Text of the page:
Prescriptive texts promote binary oppositions of right and wrong concerning written language usage, something which is encouraged by the illusion of perfection that accompanies printed texts due to the work of copy editors and spell checks. [13] A written text's standard is measured by its internal norms. That internal norms between texts often correlate (e.g. the language of the self-titled grammarians) augments the belief in one standard language as pre-eminent. While a standard written language can to some extent be defined by correct spelling and grammar as enforced by the prescriptive model of history, the ideology that a language can be fixed is untenable. However, it is clear that the public view grammars and dictionaries as referential modes which clarify what is right and wrong in written language, modes which do not extend to regulating the varieties of speech.

Linguists are quick to exemplify the reality of the heterogeneities of usage in speech. As Milroy and Milroy argue, the true sense of a 'standard' is "an idea in the mind rather than a reality-a set of abstract norms to which actual usage will conform to a greater or lesser extent." [14] However the dichotomy between linguists and non linguists is clear: non linguists, or in a broader sense the general public, seek associations between language and socio economic class, constructing a hierarchy that tends to privilege those with high social status with speaking the 'best' English. In George Eliot's Middlemarch, Fred Vincy states that "Correct English is the slang of prigs who write history and essays" [15] thereby tying language to class, invoking the aforementioned ideology that those who have received an education have a grasp of "Correct English". However, instead of showing admiration he exhibits hostility, referring to these individuals as "prigs". Eliot further questions the concept of "Correct English" by referring to it as "slang", thereby undermining its status as superlative, and casting it as a dialect. What this quote suggests most importantly, is that the attitudes towards "Correct English" are changeable depending on the identity of the speaker, which suggests the existence of language communities.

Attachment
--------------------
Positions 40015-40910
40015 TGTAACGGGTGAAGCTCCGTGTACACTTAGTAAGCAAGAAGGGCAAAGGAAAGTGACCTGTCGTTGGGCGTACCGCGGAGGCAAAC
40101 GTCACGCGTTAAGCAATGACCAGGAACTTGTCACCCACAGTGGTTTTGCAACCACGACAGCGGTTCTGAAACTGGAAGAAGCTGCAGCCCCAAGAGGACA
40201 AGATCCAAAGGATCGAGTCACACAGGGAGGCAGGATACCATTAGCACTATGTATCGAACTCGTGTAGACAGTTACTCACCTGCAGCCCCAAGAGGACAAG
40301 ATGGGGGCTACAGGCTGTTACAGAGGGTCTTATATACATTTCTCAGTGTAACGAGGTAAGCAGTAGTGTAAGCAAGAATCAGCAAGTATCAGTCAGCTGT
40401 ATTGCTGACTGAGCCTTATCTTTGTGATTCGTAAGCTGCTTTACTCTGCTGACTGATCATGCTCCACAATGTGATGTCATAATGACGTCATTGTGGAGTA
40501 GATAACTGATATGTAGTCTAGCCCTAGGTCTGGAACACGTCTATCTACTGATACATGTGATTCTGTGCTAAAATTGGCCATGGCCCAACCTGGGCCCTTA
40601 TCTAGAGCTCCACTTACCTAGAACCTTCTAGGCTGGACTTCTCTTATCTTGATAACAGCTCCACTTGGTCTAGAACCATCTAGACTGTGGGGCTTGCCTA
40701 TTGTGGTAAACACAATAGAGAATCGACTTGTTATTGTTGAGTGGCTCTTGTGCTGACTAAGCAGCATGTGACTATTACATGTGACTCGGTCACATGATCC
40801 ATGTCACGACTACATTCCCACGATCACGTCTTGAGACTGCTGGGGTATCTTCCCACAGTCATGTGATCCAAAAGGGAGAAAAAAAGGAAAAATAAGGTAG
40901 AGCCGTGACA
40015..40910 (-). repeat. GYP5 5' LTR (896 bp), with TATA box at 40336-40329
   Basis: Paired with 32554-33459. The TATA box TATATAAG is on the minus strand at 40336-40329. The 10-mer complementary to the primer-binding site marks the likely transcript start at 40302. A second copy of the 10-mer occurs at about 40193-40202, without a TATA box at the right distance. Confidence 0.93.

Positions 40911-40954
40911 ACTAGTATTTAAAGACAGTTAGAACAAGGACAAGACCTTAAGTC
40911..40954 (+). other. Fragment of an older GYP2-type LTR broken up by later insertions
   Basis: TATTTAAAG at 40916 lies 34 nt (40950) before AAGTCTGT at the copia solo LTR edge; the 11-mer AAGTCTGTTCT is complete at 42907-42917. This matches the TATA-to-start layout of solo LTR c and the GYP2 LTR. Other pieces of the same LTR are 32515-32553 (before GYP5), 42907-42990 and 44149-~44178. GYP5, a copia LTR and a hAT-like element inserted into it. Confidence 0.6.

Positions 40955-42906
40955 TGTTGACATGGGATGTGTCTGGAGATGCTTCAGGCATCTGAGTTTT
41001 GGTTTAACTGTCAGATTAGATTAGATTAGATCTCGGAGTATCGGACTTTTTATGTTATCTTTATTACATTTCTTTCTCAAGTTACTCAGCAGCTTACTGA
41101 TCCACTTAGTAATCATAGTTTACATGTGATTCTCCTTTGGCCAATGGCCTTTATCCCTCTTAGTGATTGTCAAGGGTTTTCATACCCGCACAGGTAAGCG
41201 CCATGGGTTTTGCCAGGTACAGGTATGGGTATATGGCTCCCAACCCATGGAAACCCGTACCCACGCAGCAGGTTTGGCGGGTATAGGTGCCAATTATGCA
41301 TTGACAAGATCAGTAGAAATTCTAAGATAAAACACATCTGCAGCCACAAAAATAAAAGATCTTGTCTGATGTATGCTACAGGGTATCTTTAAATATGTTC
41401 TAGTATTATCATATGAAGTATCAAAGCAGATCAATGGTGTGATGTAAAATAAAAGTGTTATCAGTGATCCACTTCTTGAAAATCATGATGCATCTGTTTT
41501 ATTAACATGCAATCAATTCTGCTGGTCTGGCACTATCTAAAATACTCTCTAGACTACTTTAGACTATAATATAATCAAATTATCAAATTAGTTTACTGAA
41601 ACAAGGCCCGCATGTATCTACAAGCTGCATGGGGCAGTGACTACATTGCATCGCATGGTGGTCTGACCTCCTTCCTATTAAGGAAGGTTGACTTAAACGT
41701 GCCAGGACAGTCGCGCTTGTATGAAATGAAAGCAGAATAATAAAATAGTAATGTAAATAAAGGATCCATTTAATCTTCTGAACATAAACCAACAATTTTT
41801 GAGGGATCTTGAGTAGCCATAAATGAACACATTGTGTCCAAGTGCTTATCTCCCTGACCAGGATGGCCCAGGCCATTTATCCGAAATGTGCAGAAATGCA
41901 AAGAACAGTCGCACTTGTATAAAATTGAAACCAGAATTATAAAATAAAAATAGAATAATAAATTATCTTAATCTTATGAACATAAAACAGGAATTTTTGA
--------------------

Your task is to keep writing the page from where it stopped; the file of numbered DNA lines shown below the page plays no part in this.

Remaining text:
In Labov's study of the linguistic habits of Martha's Vineyard, an island off New England, USA, he observed that "When a man says [rait] or [haus] he is unconsciously establishing the fact that he belongs to the island; that he is one of the natives to whom the island really belongs," [16] reflecting social pressures which function on a local rather than national level. To gain entry into a community, one must speak its language, and acknowledge the linguistic market (Sankoff and Laberge 1978, Eckert 2000), which indicates that linguistic choices can potentially enhance one's possibility of material gain. In The Junior Apprentice, broadcast on June 10th 2010, two female competitors (both aged sixteen) approached teenage boys playing football, seeking market research after perceiving them to meet their target market of teens. Observing the group, girl A said "We need to fit in with them, speak the lingo…innit?" and girl B replied "Yeah, like yo yo yo, wagwan, yeah, yeah." The girls both show an understanding of appearing similar to their target market - or entering into a similar speech community- to increase their chance of material gain, while simultaneously asserting the distinctness of their own language, in altering it to assume the predicted dialect of the boys. That this is an assertion of distinction between the two groups' socio-economic classes, and ultimately a desire for dissociation, is revealed in the actual conversation that takes place between the two groups, which is comparable to the speech patterns the girls utilise throughout the rest of the programme. That they predicted the boys' dialect before speaking to them shows the importance of other social factors at work in determining a person's socio-economic class which in turn may impact upon their lexical choices or habits, including appearance, occupation and geographical location. The girls' assertion of their own linguistic, and consequently social, superiority is enforced by their perception of this marked, or non-standard, language as inferior.